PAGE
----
Thousands seek NHS 111 dental help since practices had to close

Thousands of callers to NHS 111 in Yorkshire and the Humber required dental treatment last month, as dentists remain closed from the coronavirus lockdown.

Monday, 25th May 2020, 9:31 am
6,410 callers in April were recommended to seek help at an urgent care hub across Yorkshire and the Humber. Photo: PA Images

With routine care suspended since March 25 because of the COVID-19 outbreak, the British Dental Association said the Government’s response has left patients waiting in pain and dentists without adequate PPE.

No date has yet been given for the re-opening of dental practices across England, with only a few hundred acting as urgent care hubs in their place.

NHS England data shows 6,410 callers in April were recommended to seek help at one of these hubs by Yorkshire and the Humber 111 service.

It is also almost double the 3,450 in March, and 36% more than the same month last year.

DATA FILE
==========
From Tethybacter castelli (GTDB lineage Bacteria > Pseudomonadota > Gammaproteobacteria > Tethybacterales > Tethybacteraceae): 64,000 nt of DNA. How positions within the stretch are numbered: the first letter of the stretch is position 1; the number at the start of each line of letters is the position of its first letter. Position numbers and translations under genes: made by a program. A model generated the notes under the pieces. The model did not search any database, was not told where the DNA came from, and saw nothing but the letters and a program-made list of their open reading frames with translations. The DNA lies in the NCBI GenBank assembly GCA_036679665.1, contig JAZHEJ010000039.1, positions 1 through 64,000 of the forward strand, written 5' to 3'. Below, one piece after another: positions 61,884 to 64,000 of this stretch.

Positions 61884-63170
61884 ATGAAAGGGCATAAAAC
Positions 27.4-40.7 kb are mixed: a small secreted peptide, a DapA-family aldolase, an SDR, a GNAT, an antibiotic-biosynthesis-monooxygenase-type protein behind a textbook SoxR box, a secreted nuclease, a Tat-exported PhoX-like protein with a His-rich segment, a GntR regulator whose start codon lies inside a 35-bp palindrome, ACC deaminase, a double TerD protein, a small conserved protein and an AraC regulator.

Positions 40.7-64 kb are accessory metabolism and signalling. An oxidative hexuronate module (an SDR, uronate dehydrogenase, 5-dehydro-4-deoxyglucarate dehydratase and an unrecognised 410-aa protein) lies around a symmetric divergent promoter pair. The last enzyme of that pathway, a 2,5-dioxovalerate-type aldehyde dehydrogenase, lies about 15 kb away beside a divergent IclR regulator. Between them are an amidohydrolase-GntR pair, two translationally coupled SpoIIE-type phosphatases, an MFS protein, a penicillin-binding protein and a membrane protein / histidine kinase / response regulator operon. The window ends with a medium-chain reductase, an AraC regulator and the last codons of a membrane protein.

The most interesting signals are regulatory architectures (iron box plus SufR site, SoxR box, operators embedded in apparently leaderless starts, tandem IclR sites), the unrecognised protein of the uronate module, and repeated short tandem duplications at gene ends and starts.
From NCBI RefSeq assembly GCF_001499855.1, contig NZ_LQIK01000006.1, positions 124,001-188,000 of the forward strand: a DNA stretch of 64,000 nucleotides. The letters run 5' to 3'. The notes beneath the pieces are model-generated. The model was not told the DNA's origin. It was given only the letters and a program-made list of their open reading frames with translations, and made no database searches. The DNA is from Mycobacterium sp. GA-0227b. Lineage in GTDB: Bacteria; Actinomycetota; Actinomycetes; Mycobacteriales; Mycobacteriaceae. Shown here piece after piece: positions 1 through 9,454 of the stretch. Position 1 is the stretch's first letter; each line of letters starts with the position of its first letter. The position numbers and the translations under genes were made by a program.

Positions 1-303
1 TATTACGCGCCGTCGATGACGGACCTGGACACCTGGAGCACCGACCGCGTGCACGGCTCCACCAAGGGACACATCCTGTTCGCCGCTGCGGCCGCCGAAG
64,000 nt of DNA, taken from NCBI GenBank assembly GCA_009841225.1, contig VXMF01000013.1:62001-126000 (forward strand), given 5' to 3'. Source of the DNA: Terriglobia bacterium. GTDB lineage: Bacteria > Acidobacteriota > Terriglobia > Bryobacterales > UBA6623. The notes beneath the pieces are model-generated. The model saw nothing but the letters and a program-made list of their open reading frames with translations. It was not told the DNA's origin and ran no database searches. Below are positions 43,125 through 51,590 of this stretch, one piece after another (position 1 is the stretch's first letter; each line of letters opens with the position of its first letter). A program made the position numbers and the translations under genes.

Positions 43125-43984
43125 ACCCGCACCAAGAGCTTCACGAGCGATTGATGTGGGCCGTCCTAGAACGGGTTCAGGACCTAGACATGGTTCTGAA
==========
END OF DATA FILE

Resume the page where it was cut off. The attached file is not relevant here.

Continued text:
The British Dental Association said practices providing urgent care are currently seeing less than a quarter of the patients they did before the pandemic.

BDA chairman Mick Armstrong said: “In England routine care was shut down while an urgent care network was still on the drawing board. We are now seeing the results.

“Officials have found you cannot shut down a system that treats over 30 million people a year, without putting anything adequate in its place.

“Sadly, the pace left patients in pain with nowhere to go, while dentists waited weeks on PPE deliveries in empty clinics.”

Health Secretary Matt Hancock has previously told MPs that reopening dentists practices has to be done in a safe way, particularly over the use of aerosols.

He said: “Dentistry by its nature requires close contact, and it can be an aerosol-generating procedure in certain circumstances, which makes it a higher risk to the dental practitioner – the dentist or nurse – and, in turn, to future patients, so we have to get this right.

“Emergency dentistry is available in dentistry hubs, which have been set up during the crisis. It is important to get this right, but it is also important to get dentistry back on its feet.”